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There’s no better way to enjoy the beauty of the Valley of the Ten Peaks than by canoeing or kayaking on Moraine Lake.
As you glide across the brilliant turquoise water of this glacier-fed lake you get an up-close, intimate look at the iconic ten peaks framing part of Moraine Lake- Mount Fay, Mount Little, Mount Bowlen, Tonsa Peak, Mount Perren, Mount Allen, Mount Tuzo, Deltaform Mountain, Neptuak Mountain, and Wenkchemna Peak.
Kayaking Moraine Lake allows you to experience several vantage points for admiring the Valley of the Ten Peaks, going beyond the classic view that once graced the back of Canada’s $20 bills. Instead of looking into that famous scene as a passive observer, you actually become immersed in it when you kayak Moraine Lake.
Kayaking Moraine Lake in the Valley of the Ten Peaks
If you want to paddle Moraine Lake, you can use your own kayak or canoe, or rent a canoe at the dock. Since the Moraine Lake canoe rentals are quite expensive, it’s best to bring your own boat if you have one.
If you’ve brought your own kayak or canoe, you can launch anywhere along the lakeshore trail where there are no obstructions. Wooden fences and piles of rocks have blocked off the lake access points closest to the parking lot, so you have to walk a little further towards the private canoe dock if you don’t want to maneuver over/around rocks and other obstacles.
The canoe dock is about 200 m from the parking lot. If it’s not busy there’s enough space to launch a kayak right beside it, otherwise continue past the dock until you find a suitable location. You can’t launch from the dock itself because it’s used for canoe rentals.
Once you’re on the water, start paddling towards the far end of Moraine Lake. In front of you will be the rocky peaks that form the most famous view of Moraine Lake.
If you paddle up the right hand side of the lake, you’ll be following a similar path as the Moraine Lakeshore Trail. This side of the lake is forested and can be less peaceful if there are a lot of tourists walking the trail.
On the left side of the lake you can paddle near the base of a towering mountain that has chutes of loose rock sliding down to the water.
To make the most of your Moraine Lake kayaking trip you should circumnavigate the entire lake, paddling up one side then returning along the opposite shore. The lake is small enough that you can see it all in an hour or two.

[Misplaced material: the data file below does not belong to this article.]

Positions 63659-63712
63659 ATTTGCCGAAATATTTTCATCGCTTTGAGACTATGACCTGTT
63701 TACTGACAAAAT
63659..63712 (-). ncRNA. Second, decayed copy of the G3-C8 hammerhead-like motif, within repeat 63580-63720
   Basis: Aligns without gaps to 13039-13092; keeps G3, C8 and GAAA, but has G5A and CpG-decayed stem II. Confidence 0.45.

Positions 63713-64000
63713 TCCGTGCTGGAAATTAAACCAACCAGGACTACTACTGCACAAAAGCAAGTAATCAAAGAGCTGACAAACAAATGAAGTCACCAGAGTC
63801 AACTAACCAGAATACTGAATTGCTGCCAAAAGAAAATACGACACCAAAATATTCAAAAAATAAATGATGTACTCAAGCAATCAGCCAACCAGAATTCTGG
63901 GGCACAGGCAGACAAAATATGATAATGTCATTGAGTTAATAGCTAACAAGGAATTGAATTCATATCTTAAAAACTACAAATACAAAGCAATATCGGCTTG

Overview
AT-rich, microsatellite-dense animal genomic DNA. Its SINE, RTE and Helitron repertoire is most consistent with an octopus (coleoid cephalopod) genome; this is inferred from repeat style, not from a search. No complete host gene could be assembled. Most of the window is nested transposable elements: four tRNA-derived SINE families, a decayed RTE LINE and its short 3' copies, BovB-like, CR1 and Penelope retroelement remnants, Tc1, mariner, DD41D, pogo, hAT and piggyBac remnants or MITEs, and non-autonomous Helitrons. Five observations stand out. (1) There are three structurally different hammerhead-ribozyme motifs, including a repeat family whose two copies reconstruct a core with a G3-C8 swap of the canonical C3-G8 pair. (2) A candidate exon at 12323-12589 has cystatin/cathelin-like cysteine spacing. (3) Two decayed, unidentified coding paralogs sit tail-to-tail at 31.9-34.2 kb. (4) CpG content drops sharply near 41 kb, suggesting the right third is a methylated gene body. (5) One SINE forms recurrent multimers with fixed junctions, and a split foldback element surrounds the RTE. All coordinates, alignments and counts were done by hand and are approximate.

As you kayak Moraine Lake, you’ll notice the water colour change depending on the sunlight and your location on the lake. Sometimes it’s a vibrant glistening turquoise, sometimes a milky emerald green, and other times blue is the dominant shade.
Moraine Lake’s stunning colour is the result of light refracting off rock flour, the fine particles of rock deposited by run-off from surrounding glaciers. The colour is at its best in late June and July when the lake has reached its crest after the first heavy melt of the year.
Once you get to the far end of the lake, near the right corner you’ll see a creek flowing into the lake. It doesn’t look like much, but the water has some power and will push back your kayak if you try and get close.
From the creek, continue along the forested shoreline to the left hand side of the lake. Once you come around the bend there’s a stunning view of the mountains and their avalanche chutes.
This sheltered part of the lake is a great place to float around for a while because you get to see Mount Fay and Fay Glacier, which you can’t see from the Moraine Lake viewpoint on Rockpile Trail. You can also get pretty close to the base of some of Moraine Lake’s most beautiful peaks.
It can be really hard to tear yourself away from this view, but when you’re ready to leave simply paddle back down Moraine Lake towards the Rockpile at the end of the lake.
Review of Moraine Lake Kayaking